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​What I read this week: Want to beat the Sensex? Just buy stocks the index discards

The index components keep on changing but it is not necessary that the companies included in indexes outperform those, which exit the indices. In fact, India has seen many stocks performing better after their exclusion from the index.

The next article mentions about Japanese population coming down at the rate of 51 people per hour. By this rate, the total population of Japan would be 300 in 300 years!

There is also an article on naked brand in finance and how companies and portfolio managers can differentiate from the herd.

Major central banks of the West have been on the tapering spree. Not many know that Japan has also quietly been on the tapering mode. Well, statistics indicate that.

This contrarian strategy works well in India
Source:
Want to beat the Sensex? Just buy stocks the index discards

Stock indices are an indicator of the overall sentiment of the market. Many investors invest only in index funds, as they believe that they represent the market.

But if BSE Sensex and the NSE Nifty were viewed as investment portfolios, then their fund managers would be a strange lot. That’s because the stocks they discard deliver far greater returns compared to the stocks they add to the index. The data shows that such a contrarian strategy pays off handsomely for investors.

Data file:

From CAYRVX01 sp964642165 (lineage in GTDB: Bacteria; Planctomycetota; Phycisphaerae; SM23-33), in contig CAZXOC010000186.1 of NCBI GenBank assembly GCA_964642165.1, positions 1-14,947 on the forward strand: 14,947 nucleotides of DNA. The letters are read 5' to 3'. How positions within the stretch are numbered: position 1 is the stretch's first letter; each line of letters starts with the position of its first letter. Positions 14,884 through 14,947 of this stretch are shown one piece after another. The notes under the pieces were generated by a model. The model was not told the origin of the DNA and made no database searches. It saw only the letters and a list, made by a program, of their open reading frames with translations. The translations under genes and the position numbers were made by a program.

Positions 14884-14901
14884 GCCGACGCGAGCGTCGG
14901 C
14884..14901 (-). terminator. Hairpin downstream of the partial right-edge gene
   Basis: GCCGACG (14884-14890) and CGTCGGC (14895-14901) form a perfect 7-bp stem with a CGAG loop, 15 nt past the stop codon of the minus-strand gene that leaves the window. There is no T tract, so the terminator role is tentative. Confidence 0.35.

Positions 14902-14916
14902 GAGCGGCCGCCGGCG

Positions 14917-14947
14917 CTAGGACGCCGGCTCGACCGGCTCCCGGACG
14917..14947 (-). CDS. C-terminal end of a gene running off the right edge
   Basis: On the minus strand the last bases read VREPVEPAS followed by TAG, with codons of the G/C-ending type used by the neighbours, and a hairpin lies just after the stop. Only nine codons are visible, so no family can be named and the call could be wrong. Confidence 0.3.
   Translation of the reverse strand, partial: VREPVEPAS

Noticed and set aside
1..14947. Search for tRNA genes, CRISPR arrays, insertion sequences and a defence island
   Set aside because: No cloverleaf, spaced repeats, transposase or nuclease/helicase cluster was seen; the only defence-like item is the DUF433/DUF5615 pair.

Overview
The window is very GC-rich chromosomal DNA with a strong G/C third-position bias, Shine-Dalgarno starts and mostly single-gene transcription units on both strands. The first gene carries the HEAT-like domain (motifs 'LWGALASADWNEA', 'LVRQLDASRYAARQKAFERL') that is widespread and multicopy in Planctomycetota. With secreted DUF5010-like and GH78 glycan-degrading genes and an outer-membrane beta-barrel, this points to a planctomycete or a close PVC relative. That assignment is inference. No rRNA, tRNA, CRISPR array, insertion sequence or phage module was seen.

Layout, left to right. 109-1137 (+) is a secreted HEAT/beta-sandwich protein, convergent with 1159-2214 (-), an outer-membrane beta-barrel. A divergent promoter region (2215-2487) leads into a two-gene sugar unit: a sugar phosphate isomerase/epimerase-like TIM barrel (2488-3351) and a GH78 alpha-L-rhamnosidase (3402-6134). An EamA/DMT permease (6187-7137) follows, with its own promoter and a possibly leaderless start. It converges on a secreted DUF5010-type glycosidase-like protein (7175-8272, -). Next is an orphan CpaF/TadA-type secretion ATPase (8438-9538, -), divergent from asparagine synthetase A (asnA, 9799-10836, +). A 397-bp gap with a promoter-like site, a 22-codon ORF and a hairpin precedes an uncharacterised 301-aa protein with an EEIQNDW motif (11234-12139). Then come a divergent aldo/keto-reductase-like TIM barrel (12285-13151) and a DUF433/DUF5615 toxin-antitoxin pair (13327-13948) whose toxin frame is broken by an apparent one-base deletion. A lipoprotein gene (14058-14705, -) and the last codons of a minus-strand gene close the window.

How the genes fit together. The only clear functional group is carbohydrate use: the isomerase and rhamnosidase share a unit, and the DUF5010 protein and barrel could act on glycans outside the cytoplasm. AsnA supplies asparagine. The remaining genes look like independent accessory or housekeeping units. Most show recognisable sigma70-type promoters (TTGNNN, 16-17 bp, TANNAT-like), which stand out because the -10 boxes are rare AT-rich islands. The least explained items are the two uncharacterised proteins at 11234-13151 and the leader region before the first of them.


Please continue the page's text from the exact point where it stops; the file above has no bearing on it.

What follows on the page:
So what’s behind this phenomenon? Whether it happens consciously or not, managers of the Sensex and Nifty follow a so-called momentum style of investing, where stocks that have done well in the recent past are included in the index, while laggards are dropped. As a result, the additions are coming in at relatively higher valuations, while the discards may well be good value picks.

Sometimes, it so happens that the stocks that are dropped off are caught at the bottom of their business cycle. This is also a reason that when the business cycle picks up, these stocks tend to do well. This phenomenon is not always the case reflected in many stocks falling over 50 per cent since the time of their exclusion from the indices. But the fact that the overall discards portfolio still generates relatively higher returns shows that the value more than make up for the laggards.

The experience with India’s flagship indices is somewhat different from global trends. Studies on changes in the S&P 500 Index suggest there is a positive correlation when it comes to additions to the index. Not only does the inclusion of a stock in the index increase its awareness, developed markets have a greater proportion of index-linked funds which drive up the prices.

Japan's population degrowth not good for its economy
Source:In 300 years there are only 300 Japanese left

Imagine a country like Japan left with a population of only 300. The statistics are devastating: every hour Japan’s population is dropping by about 51 people. The fertility rate has declined steadily from 2.1 in 1973 to 1.26 in 2005. Nowadays, the fertility rate has improved although it is not sufficient to maintain the population.

The Japanese are accustomed to living a comfortable life and often they choose a career over family. One in four men and one in seven women remain unmarried at the age of 50. They prefer professional life over personal life reflected in number of hours they work. Also, employers do not support mothers. Costs of raising children are high which cannot be afforded by many young people.

Women are encouraged to have a professional carrier, which enlarges workforce and productivity. On the other hand, the declining and aging population translates into a drop in workforce and lesser consumption which would result in slowdown of economic growth. If the nation’s total tax revenues decrease, there would be little money to pay for the maintenance of the infrastructure.